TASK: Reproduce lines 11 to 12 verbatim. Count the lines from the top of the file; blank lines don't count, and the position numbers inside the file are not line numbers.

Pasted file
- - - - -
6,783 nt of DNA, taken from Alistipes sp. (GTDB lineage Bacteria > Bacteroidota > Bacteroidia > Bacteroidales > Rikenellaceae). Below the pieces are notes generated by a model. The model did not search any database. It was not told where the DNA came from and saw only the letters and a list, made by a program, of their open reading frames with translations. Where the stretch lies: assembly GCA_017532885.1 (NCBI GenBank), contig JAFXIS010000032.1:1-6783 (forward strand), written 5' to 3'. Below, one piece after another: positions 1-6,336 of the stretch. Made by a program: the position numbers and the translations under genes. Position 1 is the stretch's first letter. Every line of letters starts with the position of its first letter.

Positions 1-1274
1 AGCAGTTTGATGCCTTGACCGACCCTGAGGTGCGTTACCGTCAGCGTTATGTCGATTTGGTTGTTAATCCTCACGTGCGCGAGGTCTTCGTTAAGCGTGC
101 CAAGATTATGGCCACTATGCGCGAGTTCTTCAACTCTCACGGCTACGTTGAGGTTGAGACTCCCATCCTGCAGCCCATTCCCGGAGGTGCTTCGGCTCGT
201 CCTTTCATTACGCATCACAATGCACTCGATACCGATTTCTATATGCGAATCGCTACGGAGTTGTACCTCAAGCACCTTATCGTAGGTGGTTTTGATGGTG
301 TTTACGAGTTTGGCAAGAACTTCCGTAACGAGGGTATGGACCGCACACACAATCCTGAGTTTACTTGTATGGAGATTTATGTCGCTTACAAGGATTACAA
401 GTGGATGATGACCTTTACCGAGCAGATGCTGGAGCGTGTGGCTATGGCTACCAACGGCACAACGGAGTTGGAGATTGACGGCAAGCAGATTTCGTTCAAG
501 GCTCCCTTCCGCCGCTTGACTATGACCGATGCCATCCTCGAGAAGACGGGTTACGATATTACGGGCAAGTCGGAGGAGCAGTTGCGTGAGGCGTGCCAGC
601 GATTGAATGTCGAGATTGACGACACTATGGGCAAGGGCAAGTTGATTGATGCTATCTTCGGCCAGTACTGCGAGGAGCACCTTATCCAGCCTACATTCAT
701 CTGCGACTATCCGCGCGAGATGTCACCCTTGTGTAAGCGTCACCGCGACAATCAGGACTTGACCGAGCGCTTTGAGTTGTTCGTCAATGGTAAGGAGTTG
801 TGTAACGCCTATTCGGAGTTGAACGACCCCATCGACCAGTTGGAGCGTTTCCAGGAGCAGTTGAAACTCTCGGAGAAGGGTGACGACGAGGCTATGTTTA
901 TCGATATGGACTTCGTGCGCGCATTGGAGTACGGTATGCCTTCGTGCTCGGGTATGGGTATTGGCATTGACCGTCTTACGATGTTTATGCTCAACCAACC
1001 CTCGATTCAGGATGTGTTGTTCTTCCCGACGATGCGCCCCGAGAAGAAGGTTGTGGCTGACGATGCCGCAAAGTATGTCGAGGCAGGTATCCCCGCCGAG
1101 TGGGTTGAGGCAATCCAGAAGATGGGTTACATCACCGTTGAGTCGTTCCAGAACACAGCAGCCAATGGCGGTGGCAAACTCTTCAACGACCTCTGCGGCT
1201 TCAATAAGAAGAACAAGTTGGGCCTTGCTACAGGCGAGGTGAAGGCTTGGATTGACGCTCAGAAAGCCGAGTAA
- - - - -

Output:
801 TGTAACGCCTATTCGGAGTTGAACGACCCCATCGACCAGTTGGAGCGTTTCCAGGAGCAGTTGAAACTCTCGGAGAAGGGTGACGACGAGGCTATGTTTA
901 TCGATATGGACTTCGTGCGCGCATTGGAGTACGGTATGCCTTCGTGCTCGGGTATGGGTATTGGCATTGACCGTCTTACGATGTTTATGCTCAACCAACC